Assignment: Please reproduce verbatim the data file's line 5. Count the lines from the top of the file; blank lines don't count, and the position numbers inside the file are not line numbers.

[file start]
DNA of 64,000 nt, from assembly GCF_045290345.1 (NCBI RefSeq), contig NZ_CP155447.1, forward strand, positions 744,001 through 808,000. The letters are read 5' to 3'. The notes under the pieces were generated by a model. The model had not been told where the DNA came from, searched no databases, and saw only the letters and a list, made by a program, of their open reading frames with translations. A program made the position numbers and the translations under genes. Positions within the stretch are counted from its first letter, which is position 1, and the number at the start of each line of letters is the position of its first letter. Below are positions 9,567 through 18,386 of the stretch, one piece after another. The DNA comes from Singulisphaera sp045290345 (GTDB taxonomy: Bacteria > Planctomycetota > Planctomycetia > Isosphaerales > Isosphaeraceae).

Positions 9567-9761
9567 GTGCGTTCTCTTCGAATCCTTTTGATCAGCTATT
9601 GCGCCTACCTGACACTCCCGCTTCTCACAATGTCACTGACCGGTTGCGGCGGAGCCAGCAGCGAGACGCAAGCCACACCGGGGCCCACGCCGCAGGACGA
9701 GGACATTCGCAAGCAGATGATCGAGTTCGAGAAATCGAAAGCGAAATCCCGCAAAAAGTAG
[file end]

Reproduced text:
9701 GGACATTCGCAAGCAGATGATCGAGTTCGAGAAATCGAAAGCGAAATCCCGCAAAAAGTAG